Add in a mobile defense, and the Wild ended up with the ninth-best offense in the NHL — racking up just as many goals (180) as the reigning Stanley Cup champion Lightning and only four fewer than NHL leading scorer Connor McDavid's Oilers.
No team had more 15-plus point scorers than the Wild (17), and the Wild boasted 16 players with at least five goals; only the Predators had more with 17.
"The teams that do have the most success do get scoring from every line," Bonino said.
And what helped spread the wealth was utilizing Kaprizov, Eriksson Ek and Fiala at separate times rather than bundling them together into a powerhouse line.
"We didn't need it," Fiala said.
Going their separate ways
Kaprizov and Fiala have collaborated on special teams, a duo that's been involved in seven of the past 15 power play goals, and Eriksson Ek has crossed paths with both players individually occasionally.
But the three have rarely been on the ice at the same time at 5-on-5.
In fact, it's happened for only 5 minutes, 30 seconds the entire season, according to Natural Stat Trick.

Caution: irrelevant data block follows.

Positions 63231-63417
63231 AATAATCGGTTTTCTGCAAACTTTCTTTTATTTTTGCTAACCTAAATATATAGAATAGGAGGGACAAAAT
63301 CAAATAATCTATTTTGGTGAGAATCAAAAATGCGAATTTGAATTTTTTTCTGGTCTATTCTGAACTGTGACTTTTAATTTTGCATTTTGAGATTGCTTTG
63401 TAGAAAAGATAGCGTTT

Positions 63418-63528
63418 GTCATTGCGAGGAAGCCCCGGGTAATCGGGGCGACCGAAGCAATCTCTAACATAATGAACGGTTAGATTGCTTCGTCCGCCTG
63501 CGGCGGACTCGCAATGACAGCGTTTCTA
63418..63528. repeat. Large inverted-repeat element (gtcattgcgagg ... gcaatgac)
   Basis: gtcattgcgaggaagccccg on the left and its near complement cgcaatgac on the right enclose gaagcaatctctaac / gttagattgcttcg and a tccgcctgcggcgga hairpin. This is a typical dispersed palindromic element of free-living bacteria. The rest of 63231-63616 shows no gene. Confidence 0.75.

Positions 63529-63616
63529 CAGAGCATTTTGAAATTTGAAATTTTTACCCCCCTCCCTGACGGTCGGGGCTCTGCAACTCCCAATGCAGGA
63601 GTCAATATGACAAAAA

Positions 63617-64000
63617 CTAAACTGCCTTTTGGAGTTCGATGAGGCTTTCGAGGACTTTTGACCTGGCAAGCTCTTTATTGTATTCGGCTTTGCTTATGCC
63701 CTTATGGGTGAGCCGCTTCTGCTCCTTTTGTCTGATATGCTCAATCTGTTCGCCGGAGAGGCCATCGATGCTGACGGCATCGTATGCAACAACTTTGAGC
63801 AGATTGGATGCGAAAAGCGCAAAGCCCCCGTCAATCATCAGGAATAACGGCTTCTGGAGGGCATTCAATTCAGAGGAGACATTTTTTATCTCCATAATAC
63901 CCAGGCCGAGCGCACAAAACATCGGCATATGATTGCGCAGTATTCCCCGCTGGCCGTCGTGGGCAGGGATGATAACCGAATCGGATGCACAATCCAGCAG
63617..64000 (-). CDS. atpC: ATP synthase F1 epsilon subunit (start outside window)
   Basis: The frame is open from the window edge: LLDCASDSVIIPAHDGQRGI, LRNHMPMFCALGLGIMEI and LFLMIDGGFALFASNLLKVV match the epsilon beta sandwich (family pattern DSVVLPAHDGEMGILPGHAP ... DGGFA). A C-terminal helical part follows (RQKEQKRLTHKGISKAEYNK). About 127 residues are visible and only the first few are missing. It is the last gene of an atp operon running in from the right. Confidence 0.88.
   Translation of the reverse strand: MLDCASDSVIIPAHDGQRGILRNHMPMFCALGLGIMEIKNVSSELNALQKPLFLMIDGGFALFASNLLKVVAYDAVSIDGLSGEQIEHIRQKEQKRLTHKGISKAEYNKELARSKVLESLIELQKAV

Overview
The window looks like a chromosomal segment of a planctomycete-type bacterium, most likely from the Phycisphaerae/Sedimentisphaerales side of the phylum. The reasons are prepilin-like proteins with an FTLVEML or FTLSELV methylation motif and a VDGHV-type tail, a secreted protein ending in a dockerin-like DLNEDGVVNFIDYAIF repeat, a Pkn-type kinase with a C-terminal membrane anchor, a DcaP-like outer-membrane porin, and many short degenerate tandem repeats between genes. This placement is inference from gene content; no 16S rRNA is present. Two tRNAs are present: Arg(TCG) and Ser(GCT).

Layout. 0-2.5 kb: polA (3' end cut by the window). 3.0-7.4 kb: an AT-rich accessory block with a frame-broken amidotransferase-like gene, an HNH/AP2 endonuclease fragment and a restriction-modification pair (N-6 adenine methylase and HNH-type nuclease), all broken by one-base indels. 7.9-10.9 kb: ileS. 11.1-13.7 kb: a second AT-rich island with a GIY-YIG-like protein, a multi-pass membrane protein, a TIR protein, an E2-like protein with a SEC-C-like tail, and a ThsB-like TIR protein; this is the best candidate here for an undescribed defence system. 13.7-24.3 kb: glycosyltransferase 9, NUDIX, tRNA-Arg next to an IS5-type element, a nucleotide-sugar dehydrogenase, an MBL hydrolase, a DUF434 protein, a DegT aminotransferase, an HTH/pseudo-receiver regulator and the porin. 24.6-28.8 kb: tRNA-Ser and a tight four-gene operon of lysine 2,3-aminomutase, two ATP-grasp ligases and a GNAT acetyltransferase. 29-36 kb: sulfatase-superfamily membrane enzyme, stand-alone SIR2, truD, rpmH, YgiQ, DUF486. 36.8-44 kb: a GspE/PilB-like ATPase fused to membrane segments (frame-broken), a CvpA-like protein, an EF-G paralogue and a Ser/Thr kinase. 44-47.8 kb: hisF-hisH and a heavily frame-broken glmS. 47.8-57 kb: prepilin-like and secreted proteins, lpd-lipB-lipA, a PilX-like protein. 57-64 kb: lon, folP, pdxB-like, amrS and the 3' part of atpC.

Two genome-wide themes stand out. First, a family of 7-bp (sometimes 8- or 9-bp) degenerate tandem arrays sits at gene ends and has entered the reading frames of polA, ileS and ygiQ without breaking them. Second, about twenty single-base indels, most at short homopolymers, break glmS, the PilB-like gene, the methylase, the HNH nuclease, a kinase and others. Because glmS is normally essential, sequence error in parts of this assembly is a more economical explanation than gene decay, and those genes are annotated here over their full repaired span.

While some of hockey's top producers are tandems — such as McDavid and Leon Draisaitl in Edmonton, Toronto's Auston Matthews and Mitch Marner and Colorado's Nathan MacKinnon and Mikko Rantanen — the Wild's go-to scorers don't usually rely on each other to generate offense.
Kaprizov had undeniable chemistry with Mats Zuccarello, and after a torrid stretch with Victor Rask earlier in the season, the two wingers are now alongside Hartman.
Eriksson Ek centers the No. 1 line, a unit with Jordan Greenway and Foligno that is the Wild's best at shutting down the other team despite facing the stiffest competition.
And after rotating through different centers and wingers, Fiala is clicking lately with Rask and Johansson.
Even the fourth line, led by Bonino and Sturm, has been consistent — so much so that the Wild doesn't have to match lines.
Not only is there a symmetry to the depth chart, but Kaprizov, Eriksson Ek and Fiala each have their own scoring style, and that allows the Wild to up the degree of difficulty for the opponent since it's constantly issuing fresh looks.
"Some guys are more hesitant to dump the puck in," Bonino said. "They want to make a play. They want to hang onto it, and other guys definitely want to get in and hit guys and dislodge pucks and get pucks back. I think we have four lines that can do a little bit of everything, and that definitely makes it tougher to defend."
Kaprizov is the firecracker of the bunch, an explosive combination of speed and skill.
Only seven players scored more in the regular season than he did, his 27 goals and 51 points pacing the Wild and all first-year players — a prolific debut that's made Kaprizov the runaway favorite for the Calder Trophy as the NHL's top rookie.